Surface Sensitivity of Fluoroethylene Carbonate Breakdown on Lithium Silicide Surfaces

Thursday, 5 October 2017: 09:20
National Harbor 8 (Gaylord National Resort and Convention Center)
L. H. Sprowl (Argonne National Laboratory, Oregon State University), L. Árnadóttir (Oregon State University), and M. K. Y. Chan (Argonne National Laboratory)
Silicon anodes are a promising material for lithium ion batteries due to their large theoretical capacity for storing lithium. When the battery is charging, the anode works by alloying lithium ions with the silicon anode where the lithium ions are reduced. In addition to the lithium ions being reduced, unwanted side reduction reactions of the electrolyte also occur. When the electrolyte reductively decomposes at the anode surface, a solid-electrolyte interphase (SEI) is formed. Fluoroethylene carbonate (FEC) is added to the electrolyte to make a more robust SEI which prevents further electrolyte decomposition. From FEC reductive decomposition, the primary reduction products are CO2, CH2CHO, and F-. While the decomposition products have been discovered, the lowest energy surface facet which promotes the breakdown of FEC into those products is still unknown.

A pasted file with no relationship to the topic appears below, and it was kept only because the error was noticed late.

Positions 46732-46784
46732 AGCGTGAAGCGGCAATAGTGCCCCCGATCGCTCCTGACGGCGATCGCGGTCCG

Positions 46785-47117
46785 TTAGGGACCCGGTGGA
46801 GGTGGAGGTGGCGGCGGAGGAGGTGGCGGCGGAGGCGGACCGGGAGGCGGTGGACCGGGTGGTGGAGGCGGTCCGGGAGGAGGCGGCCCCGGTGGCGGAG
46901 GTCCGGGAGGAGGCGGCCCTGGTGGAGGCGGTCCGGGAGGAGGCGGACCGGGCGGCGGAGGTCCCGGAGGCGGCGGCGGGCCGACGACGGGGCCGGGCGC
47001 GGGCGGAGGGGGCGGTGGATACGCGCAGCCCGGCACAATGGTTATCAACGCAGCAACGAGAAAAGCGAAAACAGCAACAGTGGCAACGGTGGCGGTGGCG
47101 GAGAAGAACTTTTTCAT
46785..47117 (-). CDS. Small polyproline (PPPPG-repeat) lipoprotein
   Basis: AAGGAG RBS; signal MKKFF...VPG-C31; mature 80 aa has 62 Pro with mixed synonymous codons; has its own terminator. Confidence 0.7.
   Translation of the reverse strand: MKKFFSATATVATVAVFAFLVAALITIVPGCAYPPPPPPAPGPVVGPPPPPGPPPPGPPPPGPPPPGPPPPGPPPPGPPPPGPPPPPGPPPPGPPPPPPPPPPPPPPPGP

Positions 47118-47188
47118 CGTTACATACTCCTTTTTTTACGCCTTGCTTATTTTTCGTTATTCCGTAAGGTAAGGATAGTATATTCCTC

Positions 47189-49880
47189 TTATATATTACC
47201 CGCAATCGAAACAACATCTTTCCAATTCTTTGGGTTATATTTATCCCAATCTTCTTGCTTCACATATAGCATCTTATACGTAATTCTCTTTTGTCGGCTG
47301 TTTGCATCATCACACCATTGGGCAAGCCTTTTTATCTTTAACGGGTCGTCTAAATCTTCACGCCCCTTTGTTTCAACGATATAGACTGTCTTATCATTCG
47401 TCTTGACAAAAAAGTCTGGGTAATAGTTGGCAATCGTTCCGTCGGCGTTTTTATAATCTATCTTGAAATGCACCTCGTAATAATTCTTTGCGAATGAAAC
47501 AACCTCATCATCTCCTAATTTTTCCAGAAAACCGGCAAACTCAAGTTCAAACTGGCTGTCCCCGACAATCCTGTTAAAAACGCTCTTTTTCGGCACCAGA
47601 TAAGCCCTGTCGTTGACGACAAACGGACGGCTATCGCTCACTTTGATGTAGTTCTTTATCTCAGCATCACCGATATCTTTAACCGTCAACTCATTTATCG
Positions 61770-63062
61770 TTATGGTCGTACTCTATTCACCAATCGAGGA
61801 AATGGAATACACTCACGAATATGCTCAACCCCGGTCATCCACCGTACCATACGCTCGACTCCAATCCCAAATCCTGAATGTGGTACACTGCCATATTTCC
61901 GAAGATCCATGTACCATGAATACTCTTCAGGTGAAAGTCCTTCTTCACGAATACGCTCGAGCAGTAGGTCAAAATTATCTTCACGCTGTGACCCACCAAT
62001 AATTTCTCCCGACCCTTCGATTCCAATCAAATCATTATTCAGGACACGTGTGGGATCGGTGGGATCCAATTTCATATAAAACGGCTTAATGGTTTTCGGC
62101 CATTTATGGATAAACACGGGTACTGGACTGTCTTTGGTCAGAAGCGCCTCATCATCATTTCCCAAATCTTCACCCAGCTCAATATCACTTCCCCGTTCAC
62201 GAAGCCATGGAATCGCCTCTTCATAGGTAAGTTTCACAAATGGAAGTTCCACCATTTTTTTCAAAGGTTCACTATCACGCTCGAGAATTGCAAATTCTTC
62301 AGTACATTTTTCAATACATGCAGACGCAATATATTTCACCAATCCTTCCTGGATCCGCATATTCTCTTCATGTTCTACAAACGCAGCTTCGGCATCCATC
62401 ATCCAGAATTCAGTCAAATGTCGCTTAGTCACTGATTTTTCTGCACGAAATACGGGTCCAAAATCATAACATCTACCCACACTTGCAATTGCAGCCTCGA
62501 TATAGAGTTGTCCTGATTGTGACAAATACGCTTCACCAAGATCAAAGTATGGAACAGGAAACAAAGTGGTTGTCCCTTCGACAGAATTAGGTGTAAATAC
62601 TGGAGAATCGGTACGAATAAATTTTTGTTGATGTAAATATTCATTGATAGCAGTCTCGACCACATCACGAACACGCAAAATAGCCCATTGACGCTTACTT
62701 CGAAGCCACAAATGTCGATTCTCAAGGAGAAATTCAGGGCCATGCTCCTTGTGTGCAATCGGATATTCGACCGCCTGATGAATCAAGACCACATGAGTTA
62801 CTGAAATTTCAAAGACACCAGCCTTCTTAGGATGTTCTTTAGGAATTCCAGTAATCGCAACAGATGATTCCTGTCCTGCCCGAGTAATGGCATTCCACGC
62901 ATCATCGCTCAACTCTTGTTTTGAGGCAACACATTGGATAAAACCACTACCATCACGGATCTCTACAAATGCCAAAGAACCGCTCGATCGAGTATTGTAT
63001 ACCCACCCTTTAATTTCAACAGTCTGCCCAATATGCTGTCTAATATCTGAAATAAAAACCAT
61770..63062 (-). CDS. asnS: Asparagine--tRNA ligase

Here FEC and its reduction products are being studied on different lithium silicide surfaces using density functional theory. The lithium silicide phases under consideration are the crystalline LiSi phase with a low lithium concentration and the crystalline Li15Si4 phase with a higher lithium concentration. All unique low index surface facets are considered for each lithium silicide phase. The interactions of FEC and its dissociation products are analyzed on the different anode surface facets to determine the surface sensitivity of FEC breakdown. From the binding energies of the FEC reactant and the CO2, CH2CHO, and F- products on the lithium silicide surface facets, FEC dissociation reaction energies are calculated. The facet on which SEI formation begins to form is determined from the reaction energies for both the low and high concentration lithium silicide anodes.

This material is based upon work supported by the U. S. Department of Energy, Office of Science, Office of Workforce Development for Teachers and Scientists, Office of Science Graduate Student Research (SCGSR) program. The SCGSR program is administered by the Oak Ridge Institute for Science and Education (ORISE) for the DOE. ORISE is managed by ORAU under contract number DE-SC0014664. Use of the Center for Nanoscale Materials, an Office of Science user facility, is supported by the U. S. Department of Energy, Office of Science, Office of Basic Energy Sciences, under contract number DE-AC02-06CH11357.